Fawn River restoration redeems stream once muddied by dam release

By on June 21, 2013

A Streamside Environmental crew works the Stream Wand over the Fawn River's gravel bed (Credit: Fawn River Restoration and Conservation Charitable Trust)

In 1998, a rapid drawdown of a dam in Northeast Indiana sent 100,000 cubic yards of sediment oozing over a five-mile stretch of the Fawn River’s pristine gravel stream bed.

The release turned what was one of Indiana’s few deep, swift, cobble-bottomed streams into a slow, wide, mud-clogged channel with eroding banks. Now, 15 years later, a set of restoration techniques has some segments of the muddied stream looking as clean as ever.

“None of us really knew how successful we were going to be when we started, and we’re pretty pleased with where we are at this point,” said Neal Lewis, a trustee with the Fawn River Restoration and Conservation Trust, a non-profit group working to return the stream to pre-1998 conditions. “There are going to be people swimming in and enjoying the river this year for the first time in a very long time.”

Much of the restoration progress has come from a novel stream restoration technology developed by Ohio-based company Streamside Environmental. The company’s patented Sand Wand tool removes the find sand and silt from the stream bed while leaving the gravel behind. The equipment, which looks something like a large vacuum, pumps the unwanted sediment up out of the stream channel and into large pits dug into upland areas.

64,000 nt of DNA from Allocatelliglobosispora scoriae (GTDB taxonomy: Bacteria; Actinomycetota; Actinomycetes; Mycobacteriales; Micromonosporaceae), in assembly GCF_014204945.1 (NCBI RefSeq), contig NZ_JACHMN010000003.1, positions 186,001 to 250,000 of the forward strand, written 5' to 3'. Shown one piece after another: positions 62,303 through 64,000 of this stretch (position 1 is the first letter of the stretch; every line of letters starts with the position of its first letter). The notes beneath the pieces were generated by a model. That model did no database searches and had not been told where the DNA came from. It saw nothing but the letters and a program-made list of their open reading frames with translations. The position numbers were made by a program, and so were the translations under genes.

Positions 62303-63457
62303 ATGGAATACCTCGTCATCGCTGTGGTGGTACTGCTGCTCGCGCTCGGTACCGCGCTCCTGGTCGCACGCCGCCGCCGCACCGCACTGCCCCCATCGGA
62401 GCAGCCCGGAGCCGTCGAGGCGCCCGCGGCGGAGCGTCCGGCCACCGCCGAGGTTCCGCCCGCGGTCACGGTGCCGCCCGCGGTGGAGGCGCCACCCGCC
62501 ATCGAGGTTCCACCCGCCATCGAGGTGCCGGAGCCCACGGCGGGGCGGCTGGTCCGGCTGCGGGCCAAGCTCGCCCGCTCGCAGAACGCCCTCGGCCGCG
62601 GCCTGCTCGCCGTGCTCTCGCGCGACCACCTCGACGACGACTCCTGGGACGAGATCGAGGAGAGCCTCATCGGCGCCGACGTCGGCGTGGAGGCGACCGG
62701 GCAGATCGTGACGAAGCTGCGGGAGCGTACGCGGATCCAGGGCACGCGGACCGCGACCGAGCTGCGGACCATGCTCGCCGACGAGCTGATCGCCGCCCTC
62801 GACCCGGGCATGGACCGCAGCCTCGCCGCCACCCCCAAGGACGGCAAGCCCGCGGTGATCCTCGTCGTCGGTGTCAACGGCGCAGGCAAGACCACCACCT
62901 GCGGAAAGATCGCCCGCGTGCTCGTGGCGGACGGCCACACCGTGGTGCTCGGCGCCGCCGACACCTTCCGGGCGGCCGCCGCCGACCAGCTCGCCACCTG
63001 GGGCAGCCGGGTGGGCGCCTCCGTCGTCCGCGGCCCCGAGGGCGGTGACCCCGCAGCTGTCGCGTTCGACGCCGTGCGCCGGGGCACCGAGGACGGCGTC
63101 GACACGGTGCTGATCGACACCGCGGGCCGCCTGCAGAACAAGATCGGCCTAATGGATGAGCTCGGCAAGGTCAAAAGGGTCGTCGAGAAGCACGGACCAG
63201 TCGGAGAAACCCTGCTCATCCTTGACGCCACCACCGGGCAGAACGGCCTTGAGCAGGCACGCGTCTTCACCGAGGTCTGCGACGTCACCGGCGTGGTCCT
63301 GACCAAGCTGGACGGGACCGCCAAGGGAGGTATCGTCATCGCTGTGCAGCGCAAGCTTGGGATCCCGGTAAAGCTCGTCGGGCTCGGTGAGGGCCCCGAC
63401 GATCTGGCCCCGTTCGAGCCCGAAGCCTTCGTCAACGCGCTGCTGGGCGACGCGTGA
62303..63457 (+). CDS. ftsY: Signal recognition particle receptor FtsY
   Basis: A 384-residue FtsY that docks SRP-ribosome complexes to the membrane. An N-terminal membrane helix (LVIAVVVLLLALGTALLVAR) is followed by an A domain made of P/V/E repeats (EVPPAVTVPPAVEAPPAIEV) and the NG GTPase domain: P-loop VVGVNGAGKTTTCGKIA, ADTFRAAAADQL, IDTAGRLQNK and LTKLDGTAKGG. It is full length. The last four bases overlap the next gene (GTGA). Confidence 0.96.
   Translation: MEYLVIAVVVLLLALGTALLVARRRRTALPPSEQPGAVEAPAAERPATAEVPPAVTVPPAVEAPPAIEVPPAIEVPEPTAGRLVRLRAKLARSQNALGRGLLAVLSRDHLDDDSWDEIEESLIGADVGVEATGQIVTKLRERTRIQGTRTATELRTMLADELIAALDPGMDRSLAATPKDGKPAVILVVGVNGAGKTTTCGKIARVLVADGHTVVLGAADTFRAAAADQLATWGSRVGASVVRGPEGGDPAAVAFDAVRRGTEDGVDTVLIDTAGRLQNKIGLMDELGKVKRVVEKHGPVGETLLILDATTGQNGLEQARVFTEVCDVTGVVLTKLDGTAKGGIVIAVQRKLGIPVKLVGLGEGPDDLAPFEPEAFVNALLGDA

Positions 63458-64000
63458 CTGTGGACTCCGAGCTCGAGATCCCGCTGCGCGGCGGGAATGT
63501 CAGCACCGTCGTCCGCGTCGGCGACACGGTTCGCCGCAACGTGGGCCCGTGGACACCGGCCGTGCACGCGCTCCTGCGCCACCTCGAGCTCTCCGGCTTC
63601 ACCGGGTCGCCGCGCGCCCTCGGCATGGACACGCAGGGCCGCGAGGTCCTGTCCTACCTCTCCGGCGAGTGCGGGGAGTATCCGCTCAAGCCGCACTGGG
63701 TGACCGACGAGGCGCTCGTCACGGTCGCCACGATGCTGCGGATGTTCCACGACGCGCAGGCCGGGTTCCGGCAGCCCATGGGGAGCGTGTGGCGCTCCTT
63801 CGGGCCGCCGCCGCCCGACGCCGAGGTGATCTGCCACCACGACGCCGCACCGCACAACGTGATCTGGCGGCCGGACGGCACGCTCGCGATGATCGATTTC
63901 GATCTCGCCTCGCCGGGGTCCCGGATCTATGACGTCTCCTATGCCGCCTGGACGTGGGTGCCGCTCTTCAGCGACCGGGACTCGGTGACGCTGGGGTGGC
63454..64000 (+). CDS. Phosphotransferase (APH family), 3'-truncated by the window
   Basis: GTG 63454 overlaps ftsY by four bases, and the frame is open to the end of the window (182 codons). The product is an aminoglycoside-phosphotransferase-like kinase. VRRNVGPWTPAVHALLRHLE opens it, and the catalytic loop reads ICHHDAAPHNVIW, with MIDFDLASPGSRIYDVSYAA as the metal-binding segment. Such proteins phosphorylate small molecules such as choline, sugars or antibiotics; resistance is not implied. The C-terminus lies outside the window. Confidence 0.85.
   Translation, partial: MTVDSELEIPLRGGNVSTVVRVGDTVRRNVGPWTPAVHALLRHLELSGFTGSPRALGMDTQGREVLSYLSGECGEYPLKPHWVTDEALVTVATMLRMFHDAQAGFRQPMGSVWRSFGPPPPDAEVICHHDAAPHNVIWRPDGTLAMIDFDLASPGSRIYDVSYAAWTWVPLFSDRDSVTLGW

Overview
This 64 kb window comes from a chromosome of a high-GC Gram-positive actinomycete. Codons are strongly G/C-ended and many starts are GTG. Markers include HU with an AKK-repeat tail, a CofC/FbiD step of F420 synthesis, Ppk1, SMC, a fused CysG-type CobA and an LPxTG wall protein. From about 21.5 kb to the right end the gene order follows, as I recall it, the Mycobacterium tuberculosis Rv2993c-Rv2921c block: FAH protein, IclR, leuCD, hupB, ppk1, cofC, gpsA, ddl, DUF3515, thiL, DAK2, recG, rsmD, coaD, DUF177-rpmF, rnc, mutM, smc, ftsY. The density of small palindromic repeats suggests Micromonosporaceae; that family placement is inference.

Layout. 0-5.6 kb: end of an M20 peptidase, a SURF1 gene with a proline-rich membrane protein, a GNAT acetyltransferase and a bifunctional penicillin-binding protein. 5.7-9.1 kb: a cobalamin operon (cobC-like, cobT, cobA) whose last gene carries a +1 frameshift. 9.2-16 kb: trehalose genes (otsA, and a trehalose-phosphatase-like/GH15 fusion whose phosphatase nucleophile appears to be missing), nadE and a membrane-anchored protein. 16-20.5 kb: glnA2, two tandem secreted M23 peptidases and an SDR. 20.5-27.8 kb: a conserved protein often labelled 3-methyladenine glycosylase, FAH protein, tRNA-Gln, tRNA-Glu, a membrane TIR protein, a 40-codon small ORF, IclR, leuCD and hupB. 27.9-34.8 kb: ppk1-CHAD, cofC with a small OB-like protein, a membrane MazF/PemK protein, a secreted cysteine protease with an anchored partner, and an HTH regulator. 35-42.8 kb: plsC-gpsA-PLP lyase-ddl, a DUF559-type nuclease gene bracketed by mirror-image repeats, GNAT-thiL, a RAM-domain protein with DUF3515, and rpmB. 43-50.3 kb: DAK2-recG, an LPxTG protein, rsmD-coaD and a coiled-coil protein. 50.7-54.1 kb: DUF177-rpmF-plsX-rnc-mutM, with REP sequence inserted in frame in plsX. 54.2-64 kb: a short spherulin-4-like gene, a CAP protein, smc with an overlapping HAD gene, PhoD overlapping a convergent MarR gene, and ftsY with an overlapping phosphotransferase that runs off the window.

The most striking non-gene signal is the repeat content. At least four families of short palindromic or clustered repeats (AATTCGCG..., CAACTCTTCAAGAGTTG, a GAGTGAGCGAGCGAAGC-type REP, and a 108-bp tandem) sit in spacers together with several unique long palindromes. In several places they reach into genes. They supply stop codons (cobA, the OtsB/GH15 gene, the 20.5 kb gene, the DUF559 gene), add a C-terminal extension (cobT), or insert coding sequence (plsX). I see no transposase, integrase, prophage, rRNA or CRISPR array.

The sediment that filled the stream after the dam release pushed water levels up over the banks, widening the channel beyond its original width of around 25 feet. Rather than vacuuming up the bottom of the stream’s entire width, the Stream Wand crews are cleaning a 20- to 25-foot swath down the center of the stream in an attempt to restore its original channel.

The Sand Wand is manually operated and selectively removes the silt and fine sand material while leaving the native cobble and gravel in place (Credit: Fawn River Restoration and Conservation Charitable Trust)

Stakes driven into the stream bed guide crews to which areas get the Stream Wand treatment. Lewis does much of the staking himself. He said he can see where the river is making a feeble attempt to slowly scour away the sediment and cut down to its natural channel, but doesn’t quite have the power to do so.

“If you had 10,000 years, it would go back to the way it was,” Lewis said. “But who wants to wait 10,000 years to have a river back?”

For the areas of the Fawn where pumping out sediment isn’t feasible, the Trust is working with Michigan-baed Kanouse Outdoor Restoration to install trees and other large wood structures in the channel. These help narrow the stream and focus the flows, giving the stream the velocity it needs to sweep away sediment on its own.

Between the wood structures and the Stream Wand, Lewis said he expects two miles of the Fawn will be restored by the end of 2013.

“It really does take both of those technologies working together to have the kind of high-level restoration success that we’re having,” he said.

Wood structures help accelerate flows and clean out sediment (Credit: Fawn River Restoration and Conservation Charitable Trust)

The Trust’s other work on the Fawn includes monitoring water levels with Solinst Leveloggers at reservoirs upstream and downstream of the section being restored. That helps give them an idea if any more unusual releases are occurring. As water levels drop, the group is also working to plant native sedges on the exposed sediment where the stream has cut new banks.

“The work is really fun, especially when you see it coming together,” Lewis said. “It’s a beautiful river with the gravel bottom restored. It was pretty ugly when it was filled with mud.”

Top image: A Streamside Environmental crew works the Stream Wand over the Fawn River’s gravel bed (Credit: Fawn River Restoration and Conservation Charitable Trust)

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